Hydration and nutritional support
Children with bronchiolitis may be dehydrated secondary to increased fluid losses from the respiratory tract and/or decreased fluid intake. Furthermore, hospitalized patients may not be allowed oral intake due to concerns about the increased risk of aspiration , or progression to endotracheal intubation. Targeting euvolemia is likely appropriate given the risks of both hypovolemia and fluid overload. The AAP, CPS, and Australasian guidelines recommend either nasogastric feeding or intravenous fluids to maintain hydration, while the NICE guidelines preferentially support nasogastric feeding. , Both routes lead to similar outcomes, though there was more placement failure with peripheral intravenous lines than nasogastric tubes in one large randomized trial. For children with impending respiratory failure or those with significant hypovolemia, intravenous fluids are more appropriate. Isotonic fluids are recommended by the AAP and CPS and may help reduce the risk of iatrogenic hyponatremia and unfavorable clinical outcomes. Enteral nutrition should be started as soon as the risk of intubation is sufficiently low or once clinically stable following intubation. Children with bronchiolitis supported by high-flow nasal cannula (HFNC) and noninvasive positive pressure ventilation (NIPPV) can receive enteral nutrition, but there are insufficient data to state at what point in the disease course it is ideal to initiate feeds. Our general practice is to initiate oral nutrition after the first successful wean of HFNC flow rate. In sicker patients, we commence nasogastric feeds once the child is stabilized after endotracheal intubation.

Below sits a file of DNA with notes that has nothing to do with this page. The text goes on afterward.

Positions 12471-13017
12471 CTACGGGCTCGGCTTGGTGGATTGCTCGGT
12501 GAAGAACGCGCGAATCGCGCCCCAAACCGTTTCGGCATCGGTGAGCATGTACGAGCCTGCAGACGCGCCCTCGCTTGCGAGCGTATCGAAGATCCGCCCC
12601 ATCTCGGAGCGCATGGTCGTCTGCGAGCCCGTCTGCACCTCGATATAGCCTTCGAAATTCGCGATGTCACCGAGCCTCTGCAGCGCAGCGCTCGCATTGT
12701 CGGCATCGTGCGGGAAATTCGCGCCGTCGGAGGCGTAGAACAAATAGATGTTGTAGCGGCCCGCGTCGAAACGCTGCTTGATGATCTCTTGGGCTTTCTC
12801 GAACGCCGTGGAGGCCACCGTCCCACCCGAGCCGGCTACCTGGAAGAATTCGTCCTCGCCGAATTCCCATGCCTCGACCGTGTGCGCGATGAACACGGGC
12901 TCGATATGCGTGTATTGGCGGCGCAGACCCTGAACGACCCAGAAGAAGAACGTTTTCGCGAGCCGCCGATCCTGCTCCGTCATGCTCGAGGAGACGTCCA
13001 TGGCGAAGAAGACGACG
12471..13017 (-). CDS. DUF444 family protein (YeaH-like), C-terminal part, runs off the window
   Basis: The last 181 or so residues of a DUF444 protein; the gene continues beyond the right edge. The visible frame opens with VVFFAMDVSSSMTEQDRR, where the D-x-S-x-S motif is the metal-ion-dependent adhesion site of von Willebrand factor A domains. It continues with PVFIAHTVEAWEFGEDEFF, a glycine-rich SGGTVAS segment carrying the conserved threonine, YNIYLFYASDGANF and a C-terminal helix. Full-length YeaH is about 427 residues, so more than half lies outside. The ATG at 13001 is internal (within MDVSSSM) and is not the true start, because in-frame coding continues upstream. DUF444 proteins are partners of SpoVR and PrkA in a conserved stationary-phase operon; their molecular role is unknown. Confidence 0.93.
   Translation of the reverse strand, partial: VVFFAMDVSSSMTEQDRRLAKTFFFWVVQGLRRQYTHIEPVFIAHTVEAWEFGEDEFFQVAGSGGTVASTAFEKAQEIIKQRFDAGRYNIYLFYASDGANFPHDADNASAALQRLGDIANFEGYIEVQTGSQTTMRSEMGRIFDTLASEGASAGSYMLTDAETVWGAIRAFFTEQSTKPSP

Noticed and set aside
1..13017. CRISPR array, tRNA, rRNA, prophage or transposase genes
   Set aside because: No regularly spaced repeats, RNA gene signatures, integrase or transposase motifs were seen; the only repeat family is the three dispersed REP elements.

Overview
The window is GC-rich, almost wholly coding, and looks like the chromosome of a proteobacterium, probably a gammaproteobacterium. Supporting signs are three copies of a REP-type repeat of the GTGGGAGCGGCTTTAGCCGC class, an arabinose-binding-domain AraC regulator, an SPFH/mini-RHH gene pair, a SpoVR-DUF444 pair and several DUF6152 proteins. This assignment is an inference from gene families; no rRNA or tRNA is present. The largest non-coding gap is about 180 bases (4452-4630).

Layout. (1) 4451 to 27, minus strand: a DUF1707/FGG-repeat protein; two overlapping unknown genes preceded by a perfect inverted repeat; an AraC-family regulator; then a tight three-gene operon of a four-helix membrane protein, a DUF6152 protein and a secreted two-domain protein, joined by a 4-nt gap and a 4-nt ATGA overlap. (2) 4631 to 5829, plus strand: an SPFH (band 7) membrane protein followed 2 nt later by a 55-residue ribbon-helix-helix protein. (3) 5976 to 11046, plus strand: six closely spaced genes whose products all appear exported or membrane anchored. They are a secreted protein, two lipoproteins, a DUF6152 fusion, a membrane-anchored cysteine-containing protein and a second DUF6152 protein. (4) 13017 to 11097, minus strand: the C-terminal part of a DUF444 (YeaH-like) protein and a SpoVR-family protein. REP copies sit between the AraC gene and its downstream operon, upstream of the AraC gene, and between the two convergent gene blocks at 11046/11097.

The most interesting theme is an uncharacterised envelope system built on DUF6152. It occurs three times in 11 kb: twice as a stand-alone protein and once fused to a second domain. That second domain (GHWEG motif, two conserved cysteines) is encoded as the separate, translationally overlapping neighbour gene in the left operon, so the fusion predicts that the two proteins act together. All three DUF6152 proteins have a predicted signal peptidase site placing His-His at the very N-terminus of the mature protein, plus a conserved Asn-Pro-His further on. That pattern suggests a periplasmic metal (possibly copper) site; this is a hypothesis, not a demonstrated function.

Other inhaled therapies